The State Route 520 Tolling Implementation Committee's "November Scenario Evaluation" document (pdf) released last week shows that the most robust regional financing for replacing the dangerously sub-par 520 bridge comes from time-variable tolling starting in 2010 and tolling the parallel I-90 span across Lake Washington, starting in 2010 or 2016. Tolling in this key east-west corridor would be done on the fly, electronically, with vehicle windshield transponders and overhead gantries — no toll booths. Tolls that vary by time of day are likely, though flat rates are also an option. Special lanes that would be free to buses and ride-sharers could be made available to solo drivers, for a price.
The committee's members are WSDOT Secretary Paula Hammond, Puget Sound Regional Council Executive Director Bob Drewel, and Washington State Transportation Commission board member Richard Ford. This latest analysis, along with public comment, will inform a January 2009 final report from the committee to the state legislature, which is then to approve a tolling plan for the SR 520 bridge and perhaps the I-90 bridge as well. Then, specific toll rates would be set by the state transportation commission and approved by the legislature, with construction of pontoons for the new 520 bridge beginning later in 2009 if all goes as envisioned.
The weary and crowded 1963-vintage 520 bridge connects Seattle with Eastside job centers such as Bellevue, Redmond, and Kirkland but is at major risk of catastrophic failure in a 70 mph windstorm, or earthquake. At the same time, growing regional traffic congestion has prompted a public warming to expansion of regional transit, and bettered the odds for a system of electronic, time-variable tolling on major highways and state routes across metro Puget Sound. A priced-lanes pilot project for carpoolers and solo drivers is already underway on SR 167, and flat-rate electronic tolling in place, to rave reviews, on the new southbound span of the Tacoma Narrows Bridge.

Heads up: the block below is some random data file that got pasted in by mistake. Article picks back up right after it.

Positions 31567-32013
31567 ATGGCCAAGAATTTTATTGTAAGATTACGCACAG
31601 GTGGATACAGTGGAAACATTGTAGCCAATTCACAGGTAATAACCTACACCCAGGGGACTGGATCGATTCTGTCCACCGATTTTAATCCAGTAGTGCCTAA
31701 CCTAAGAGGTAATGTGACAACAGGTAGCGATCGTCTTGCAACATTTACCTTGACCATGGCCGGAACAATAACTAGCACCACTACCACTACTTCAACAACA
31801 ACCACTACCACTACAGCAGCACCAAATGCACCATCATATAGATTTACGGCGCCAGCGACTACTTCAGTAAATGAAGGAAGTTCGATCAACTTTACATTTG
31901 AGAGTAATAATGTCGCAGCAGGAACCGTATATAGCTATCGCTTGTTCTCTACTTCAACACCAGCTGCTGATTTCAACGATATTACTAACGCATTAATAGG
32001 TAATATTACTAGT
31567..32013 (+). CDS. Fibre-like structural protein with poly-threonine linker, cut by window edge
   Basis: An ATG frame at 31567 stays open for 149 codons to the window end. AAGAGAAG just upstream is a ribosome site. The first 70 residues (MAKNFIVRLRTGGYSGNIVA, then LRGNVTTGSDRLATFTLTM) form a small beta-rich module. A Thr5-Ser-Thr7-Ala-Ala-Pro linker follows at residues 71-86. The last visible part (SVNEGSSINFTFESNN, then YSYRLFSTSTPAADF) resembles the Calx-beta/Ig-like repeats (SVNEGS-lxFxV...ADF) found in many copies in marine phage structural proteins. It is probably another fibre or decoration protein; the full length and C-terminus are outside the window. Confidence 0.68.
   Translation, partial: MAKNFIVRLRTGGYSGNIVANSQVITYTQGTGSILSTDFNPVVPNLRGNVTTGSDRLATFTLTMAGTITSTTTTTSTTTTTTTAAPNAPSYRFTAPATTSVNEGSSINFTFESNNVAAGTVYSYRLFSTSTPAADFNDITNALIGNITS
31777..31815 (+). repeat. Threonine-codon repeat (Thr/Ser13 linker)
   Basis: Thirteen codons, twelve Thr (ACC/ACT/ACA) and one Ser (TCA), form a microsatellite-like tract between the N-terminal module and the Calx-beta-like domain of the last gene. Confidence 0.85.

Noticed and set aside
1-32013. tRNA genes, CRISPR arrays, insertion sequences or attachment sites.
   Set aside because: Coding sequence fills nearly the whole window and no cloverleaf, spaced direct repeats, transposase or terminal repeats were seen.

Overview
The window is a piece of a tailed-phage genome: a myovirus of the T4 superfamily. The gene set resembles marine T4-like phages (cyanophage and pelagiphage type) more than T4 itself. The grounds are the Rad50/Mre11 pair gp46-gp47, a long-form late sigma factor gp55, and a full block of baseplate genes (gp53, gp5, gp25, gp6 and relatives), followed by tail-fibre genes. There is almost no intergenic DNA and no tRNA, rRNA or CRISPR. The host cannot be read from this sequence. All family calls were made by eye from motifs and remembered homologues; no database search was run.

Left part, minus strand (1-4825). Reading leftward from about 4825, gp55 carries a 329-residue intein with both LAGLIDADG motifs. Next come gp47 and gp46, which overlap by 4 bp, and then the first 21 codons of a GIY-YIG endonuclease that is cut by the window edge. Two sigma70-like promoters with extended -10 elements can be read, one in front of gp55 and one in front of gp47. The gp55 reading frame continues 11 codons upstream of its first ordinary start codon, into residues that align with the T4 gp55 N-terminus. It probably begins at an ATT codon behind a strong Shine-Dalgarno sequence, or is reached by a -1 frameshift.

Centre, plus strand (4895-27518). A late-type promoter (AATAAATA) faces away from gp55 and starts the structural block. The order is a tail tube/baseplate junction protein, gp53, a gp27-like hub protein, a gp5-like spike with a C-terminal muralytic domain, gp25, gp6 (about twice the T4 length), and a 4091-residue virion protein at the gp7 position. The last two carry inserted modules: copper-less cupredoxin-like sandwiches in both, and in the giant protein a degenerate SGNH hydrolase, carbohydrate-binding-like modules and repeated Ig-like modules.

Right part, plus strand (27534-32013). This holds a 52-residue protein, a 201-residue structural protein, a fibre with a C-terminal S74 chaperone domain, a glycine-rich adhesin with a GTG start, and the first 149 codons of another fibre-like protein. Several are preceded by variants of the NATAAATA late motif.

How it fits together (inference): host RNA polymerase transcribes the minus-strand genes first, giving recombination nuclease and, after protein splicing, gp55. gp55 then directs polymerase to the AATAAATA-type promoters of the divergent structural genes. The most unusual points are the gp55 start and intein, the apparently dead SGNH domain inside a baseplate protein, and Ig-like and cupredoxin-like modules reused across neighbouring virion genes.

The 520 tolling committee's latest report reveals that:
Tolling opponents somehow imagine they are due a free ride because the construction, maintenance, and operations costs of Puget Sound roads and bridges, as population continues to swell in coming decades, can somehow all be covered by the incredible shrinking gas tax and ... what? More sales tax hikes or vehicle fees? They're nice if you can get 'em, but the well only runs so deep.
Pay as you go is the way to go in this day and age — coupled with cost-saving, performance-based consortium contracting to design, build, operate, and maintain surface transportation facilities and systems.
The four-lane SR 520 bridge across the lake is to be replaced with a six-lane structure. Current plans call for two "general purpose" lanes and one high-occupancy vehicle lane in each direction, the former would be tolled via either a flat or time-variable rate if a plan is adopted. This is confirmed by WSDOT, though it can get a bit confusing because one doesn't necessarily think of general purpose lanes as being tolled. On the I-90 bridge, the agency also confirms, tolling would be on all general purpose vehicle lanes, except under one scenario that exempts eastbound traffic from Mercer Island. On both bridges the possible HOV lane could be designated a High Occupancy and Toll (HOT lane), free to transit and ride-share vehicles, but also available, for a toll, to solo drivers.
The more time-variable tolling, and the sooner, the better: It will further drive alternative choices such as ride-sharing and telework, and raise more money for regional surface transportation needs, transit included.
The policy decisions to come on tolling the SR 520 bridge, and perhaps the I-90 bridge as well, are an important turning point for the state and region. Going forward, a broad regional plan to implement time-variable tolling on several highways and major state routes is needed. That would allocate scarce peak-hour capacity, ease congestion, and help pay for billions more in needed safety, repair, and mobility improvements on I-5, SR 99, SR 704, SR 509, US 2 and I-405/SR 167.
The question is, how serious are we about doing this? The legislature will provide the first piece of the answer when it next meets.Editor's Note: This article first appeared at Cascadia Prospectus.
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